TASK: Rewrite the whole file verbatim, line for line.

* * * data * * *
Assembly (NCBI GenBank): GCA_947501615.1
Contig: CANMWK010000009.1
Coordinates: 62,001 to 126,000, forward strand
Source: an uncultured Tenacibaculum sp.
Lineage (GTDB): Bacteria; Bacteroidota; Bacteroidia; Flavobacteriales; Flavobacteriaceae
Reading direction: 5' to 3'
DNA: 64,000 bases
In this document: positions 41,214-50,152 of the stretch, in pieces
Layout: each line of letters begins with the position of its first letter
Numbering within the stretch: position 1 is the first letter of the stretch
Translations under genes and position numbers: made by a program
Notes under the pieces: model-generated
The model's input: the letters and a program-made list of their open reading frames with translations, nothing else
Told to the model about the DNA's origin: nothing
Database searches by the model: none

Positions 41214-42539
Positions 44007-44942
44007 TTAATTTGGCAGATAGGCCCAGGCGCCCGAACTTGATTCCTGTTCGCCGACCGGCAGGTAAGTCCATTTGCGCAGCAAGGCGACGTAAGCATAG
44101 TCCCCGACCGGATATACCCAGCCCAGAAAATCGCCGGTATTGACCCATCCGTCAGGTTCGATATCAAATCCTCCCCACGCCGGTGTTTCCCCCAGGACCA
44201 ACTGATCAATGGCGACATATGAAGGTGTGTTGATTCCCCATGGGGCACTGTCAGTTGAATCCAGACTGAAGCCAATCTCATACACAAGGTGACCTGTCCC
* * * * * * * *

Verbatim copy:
Assembly (NCBI GenBank): GCA_947501615.1
Contig: CANMWK010000009.1
Coordinates: 62,001 to 126,000, forward strand
Source: an uncultured Tenacibaculum sp.
Lineage (GTDB): Bacteria; Bacteroidota; Bacteroidia; Flavobacteriales; Flavobacteriaceae
Reading direction: 5' to 3'
DNA: 64,000 bases
In this document: positions 41,214-50,152 of the stretch, in pieces
Layout: each line of letters begins with the position of its first letter
Numbering within the stretch: position 1 is the first letter of the stretch
Translations under genes and position numbers: made by a program
Notes under the pieces: model-generated
The model's input: the letters and a program-made list of their open reading frames with translations, nothing else
Told to the model about the DNA's origin: nothing
Database searches by the model: none

Positions 41214-42539
Positions 44007-44942
44007 TTAATTTGGCAGATAGGCCCAGGCGCCCGAACTTGATTCCTGTTCGCCGACCGGCAGGTAAGTCCATTTGCGCAGCAAGGCGACGTAAGCATAG
44101 TCCCCGACCGGATATACCCAGCCCAGAAAATCGCCGGTATTGACCCATCCGTCAGGTTCGATATCAAATCCTCCCCACGCCGGTGTTTCCCCCAGGACCA
44201 ACTGATCAATGGCGACATATGAAGGTGTGTTGATTCCCCATGGGGCACTGTCAGTTGAATCCAGACTGAAGCCAATCTCATACACAAGGTGACCTGTCCC